As a technology, 3D Printing has been around since the early 1980s. At the time, however, it cost millions to buy a printer—meaning it was not very practical for applications outside industrial use—and the results were mediocre at best.
Nowadays, a reliable, good-quality 3D printer can produce low-cost, on-demand products can be had for a few thousand dollars and can easily fit on your desk.
With this evolution in 3D printing technology has come a certain ‘gimmicky’ perception and, lately, there has been a lot of hype around the practical use versus the novelty value of 3D printed products.
Murray Clark of Ricoh New Zealand, an advocate of 3D printing technology, has designed and created several products with day-to-day practicality in mind—see some examples below—and believes that we are only just tapping into the potential of 3D printing.
Smart Stands for smart devices
This product is ideal for anyone needing a quick glance at their phone while working as it can be positioned on the desk at an angle they desire. The stand is also perfect for anyone who wishes to use the phone for entertainment purposes as the screen can easily be directed towards any seating position/height. The stand can also be used as a tripod to place phones in desired directions to take selfies.
Ethernet Cable Runners
These ethernet cable runners can hold up to 16 cables each and have been designed for any space where cables proliferate—ensuring your space remains neat and tidy while mitigating any tip hazards. The design also means that removing any cable is not more than a two-step process making it super practical, eliminating the need for spiral conduits that cause a hassle to assemble and make changes to.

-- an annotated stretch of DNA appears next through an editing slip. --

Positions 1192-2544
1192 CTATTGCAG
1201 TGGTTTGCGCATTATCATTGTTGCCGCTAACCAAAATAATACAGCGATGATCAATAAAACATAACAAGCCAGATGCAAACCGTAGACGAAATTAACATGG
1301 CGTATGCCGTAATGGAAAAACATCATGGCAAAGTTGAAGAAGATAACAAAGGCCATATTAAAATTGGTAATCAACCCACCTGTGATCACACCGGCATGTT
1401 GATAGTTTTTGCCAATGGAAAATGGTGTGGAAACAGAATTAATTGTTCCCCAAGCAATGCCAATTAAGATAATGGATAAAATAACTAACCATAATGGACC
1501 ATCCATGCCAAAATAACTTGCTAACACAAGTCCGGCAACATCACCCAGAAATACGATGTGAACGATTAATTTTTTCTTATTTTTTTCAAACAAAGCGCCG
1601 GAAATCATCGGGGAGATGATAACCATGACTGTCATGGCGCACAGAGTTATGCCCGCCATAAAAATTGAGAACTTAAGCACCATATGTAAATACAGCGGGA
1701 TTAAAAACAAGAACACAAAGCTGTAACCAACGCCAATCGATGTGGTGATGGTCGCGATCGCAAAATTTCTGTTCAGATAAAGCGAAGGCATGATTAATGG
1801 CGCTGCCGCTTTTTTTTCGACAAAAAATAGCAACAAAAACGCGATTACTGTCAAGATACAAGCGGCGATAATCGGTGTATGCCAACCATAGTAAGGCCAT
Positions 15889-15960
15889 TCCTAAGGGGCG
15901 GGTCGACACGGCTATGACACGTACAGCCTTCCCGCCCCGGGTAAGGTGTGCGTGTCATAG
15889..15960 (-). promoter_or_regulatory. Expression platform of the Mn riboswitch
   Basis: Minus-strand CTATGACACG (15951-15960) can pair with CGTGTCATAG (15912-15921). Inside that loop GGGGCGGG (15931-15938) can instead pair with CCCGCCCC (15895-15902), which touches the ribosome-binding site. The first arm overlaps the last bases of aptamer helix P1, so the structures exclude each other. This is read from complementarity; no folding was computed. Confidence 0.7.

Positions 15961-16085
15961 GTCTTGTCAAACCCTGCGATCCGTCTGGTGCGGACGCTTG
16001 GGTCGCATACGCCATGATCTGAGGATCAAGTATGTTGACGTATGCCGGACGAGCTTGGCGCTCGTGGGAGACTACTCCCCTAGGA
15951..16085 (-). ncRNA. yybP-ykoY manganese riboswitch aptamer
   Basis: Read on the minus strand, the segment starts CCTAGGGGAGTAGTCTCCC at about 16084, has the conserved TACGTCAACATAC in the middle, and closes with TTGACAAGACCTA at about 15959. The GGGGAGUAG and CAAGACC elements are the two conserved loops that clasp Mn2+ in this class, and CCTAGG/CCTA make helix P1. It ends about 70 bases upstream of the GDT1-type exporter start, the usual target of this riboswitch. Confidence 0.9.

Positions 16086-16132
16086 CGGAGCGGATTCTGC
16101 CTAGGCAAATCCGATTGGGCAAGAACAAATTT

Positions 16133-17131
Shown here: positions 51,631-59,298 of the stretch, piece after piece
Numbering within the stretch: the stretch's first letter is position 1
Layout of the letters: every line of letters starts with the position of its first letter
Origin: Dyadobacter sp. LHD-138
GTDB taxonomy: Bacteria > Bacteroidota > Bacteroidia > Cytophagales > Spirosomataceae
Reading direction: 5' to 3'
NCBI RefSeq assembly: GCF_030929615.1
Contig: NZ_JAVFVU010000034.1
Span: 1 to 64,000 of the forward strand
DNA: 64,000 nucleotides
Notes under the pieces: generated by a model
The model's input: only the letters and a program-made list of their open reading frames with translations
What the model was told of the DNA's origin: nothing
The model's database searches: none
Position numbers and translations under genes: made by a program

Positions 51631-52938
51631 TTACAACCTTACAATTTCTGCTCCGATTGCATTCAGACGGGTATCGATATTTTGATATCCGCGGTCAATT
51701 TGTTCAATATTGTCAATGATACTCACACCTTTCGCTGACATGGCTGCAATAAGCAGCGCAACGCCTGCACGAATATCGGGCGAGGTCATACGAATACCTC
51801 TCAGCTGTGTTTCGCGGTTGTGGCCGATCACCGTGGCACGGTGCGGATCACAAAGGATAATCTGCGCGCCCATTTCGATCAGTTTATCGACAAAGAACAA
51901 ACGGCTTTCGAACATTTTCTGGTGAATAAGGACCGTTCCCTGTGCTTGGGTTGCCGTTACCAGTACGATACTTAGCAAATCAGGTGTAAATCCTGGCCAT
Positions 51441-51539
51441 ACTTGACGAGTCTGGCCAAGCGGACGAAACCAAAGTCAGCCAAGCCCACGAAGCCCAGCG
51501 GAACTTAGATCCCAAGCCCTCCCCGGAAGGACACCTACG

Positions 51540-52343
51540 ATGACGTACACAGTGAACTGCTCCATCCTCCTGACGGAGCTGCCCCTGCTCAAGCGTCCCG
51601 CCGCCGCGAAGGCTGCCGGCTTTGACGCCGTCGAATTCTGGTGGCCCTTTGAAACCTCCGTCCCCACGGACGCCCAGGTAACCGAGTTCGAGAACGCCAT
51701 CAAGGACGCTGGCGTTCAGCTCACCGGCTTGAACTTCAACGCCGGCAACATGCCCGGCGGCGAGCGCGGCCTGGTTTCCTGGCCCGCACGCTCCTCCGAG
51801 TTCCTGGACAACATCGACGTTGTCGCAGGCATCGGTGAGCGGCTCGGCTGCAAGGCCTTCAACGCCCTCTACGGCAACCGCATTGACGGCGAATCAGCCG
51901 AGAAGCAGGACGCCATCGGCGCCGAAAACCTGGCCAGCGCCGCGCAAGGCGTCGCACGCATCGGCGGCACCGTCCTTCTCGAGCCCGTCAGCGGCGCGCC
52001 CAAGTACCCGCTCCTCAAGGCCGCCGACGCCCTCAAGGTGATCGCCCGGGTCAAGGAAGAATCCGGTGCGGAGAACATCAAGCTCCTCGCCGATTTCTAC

Car Headrest Bag Hooks
This product ensures your purchases are held securely inside your car in case of heavy breaking or quick acceleration and keeps the back seat free from clutter. This hook is super convenient to use and even easier to install. Also, a good quality PLA material will ensure its strength in holding medium weighted bags and that it would not break easily
“Like most disruptive technologies, 3D printing’s greatest value lies in its ability to put the power into the hands of the user. Being able to ‘create an object from just a simple idea’, means complex designs can be realized as a useful real-world application. This opens up a whole world of new possibilities in the areas of prototyping and modelling through to producing—on demand—replacement parts for a variety of objects around the home and workplace.”
So how come there isn’t a 3D printer in every home?
“At present, the road block to wide-spread adoption of 3D printing isn’t the technology itself but rather, the need for 3D design skills, which are relatively scarce within the wider populace,” says Clark.
“However, given that an early adopter of the technology has been the education sector, the level of design literacy is increasing exponentially and is expected to reach a point where it can become something that everyone would aspire to learn.”
That said, while most people may not know how to design 3D objects from scratch, there are several sites—such as MakerBot’s Thingiverse—where you can download objects designed by other users and print them via the Using relevant 3D Print Software, for a MakerBot product, such as the MakerBot Replicator or the MakerBot Method you can find the relevant software options here. The beauty of this is that it only requires a basic knowledge of how to use a 3D printer.
For more information, get in touch with one of our Ricoh experts and let them show you how 3D Printing can be of benefit to your business.